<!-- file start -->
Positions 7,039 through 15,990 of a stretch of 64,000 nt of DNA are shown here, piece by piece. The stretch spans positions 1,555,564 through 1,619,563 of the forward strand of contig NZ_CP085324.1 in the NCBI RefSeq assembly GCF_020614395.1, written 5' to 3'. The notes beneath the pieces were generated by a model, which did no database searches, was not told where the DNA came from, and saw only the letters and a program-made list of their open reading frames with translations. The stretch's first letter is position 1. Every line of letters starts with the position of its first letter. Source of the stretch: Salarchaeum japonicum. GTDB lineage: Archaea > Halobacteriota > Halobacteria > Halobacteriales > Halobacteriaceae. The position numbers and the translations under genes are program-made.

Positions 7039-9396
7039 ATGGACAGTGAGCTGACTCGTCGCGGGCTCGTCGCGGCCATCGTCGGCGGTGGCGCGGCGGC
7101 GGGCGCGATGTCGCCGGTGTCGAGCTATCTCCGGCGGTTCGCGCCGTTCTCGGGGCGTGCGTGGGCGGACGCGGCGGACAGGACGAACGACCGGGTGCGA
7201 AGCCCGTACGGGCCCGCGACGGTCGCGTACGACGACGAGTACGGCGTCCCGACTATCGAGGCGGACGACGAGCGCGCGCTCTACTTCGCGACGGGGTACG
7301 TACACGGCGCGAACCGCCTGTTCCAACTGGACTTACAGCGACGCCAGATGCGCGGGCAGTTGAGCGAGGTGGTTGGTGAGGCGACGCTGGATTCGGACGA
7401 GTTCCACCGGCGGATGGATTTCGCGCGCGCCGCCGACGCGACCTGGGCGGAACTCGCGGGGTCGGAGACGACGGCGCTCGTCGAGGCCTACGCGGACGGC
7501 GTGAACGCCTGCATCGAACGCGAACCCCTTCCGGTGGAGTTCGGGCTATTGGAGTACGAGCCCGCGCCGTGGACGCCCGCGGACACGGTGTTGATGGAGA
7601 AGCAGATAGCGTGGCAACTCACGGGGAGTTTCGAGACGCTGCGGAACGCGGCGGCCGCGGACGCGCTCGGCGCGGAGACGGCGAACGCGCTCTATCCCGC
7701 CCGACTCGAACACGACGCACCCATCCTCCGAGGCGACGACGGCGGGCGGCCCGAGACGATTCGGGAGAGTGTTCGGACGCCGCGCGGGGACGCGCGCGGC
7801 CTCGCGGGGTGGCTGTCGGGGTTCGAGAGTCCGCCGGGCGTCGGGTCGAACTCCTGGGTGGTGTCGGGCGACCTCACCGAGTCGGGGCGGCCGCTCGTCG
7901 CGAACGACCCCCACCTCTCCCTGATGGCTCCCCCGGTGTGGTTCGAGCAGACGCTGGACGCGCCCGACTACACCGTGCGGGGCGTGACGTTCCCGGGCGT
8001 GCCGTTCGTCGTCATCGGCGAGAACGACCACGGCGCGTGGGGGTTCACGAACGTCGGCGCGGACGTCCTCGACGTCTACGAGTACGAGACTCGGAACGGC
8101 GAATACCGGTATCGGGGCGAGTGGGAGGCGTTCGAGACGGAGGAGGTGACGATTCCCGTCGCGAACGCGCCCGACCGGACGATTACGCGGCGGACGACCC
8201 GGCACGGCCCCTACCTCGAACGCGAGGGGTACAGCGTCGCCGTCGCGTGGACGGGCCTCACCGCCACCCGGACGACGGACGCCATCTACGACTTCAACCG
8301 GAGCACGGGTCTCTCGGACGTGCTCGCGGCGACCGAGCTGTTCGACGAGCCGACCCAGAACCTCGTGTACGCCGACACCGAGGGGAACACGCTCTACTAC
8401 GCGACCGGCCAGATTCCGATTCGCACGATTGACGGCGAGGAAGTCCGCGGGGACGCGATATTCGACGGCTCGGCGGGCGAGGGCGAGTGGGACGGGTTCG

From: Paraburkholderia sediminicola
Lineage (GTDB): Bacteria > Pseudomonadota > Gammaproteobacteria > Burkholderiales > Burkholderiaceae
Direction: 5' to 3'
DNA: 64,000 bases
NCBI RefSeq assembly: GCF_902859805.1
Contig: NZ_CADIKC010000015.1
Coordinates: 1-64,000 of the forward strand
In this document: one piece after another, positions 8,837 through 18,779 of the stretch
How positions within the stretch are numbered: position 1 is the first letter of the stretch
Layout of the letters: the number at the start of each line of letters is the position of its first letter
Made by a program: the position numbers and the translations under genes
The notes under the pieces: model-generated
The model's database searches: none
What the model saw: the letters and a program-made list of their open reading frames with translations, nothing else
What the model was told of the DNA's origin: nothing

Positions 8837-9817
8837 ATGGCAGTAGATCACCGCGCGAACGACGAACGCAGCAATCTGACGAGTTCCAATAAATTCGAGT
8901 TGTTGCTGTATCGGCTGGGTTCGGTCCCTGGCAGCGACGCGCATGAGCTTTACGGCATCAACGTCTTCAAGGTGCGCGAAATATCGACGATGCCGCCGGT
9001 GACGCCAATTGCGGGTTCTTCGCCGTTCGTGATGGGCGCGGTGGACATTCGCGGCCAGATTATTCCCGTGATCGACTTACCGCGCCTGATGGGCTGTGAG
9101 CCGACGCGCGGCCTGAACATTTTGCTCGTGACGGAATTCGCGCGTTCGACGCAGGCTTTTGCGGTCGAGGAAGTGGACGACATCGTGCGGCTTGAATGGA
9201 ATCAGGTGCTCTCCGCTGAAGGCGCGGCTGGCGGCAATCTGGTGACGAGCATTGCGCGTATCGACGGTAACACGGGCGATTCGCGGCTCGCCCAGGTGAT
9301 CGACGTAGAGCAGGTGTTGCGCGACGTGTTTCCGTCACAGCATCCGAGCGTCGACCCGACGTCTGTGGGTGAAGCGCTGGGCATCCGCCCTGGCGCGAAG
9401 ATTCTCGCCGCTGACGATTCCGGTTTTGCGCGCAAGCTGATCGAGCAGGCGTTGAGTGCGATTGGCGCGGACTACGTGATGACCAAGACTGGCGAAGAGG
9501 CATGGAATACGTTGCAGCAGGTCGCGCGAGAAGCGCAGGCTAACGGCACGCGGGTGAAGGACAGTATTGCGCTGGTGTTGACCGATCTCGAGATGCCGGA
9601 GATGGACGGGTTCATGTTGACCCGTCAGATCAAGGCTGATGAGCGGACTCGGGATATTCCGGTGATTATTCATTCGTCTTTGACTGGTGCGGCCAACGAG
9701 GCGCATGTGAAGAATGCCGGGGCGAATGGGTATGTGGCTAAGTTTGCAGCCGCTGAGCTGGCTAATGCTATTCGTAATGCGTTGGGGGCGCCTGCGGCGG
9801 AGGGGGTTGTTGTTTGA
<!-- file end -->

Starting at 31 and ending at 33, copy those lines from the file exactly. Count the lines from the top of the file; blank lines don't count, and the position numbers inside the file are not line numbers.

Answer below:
What the model saw: the letters and a program-made list of their open reading frames with translations, nothing else
What the model was told of the DNA's origin: nothing

Positions 8837-9817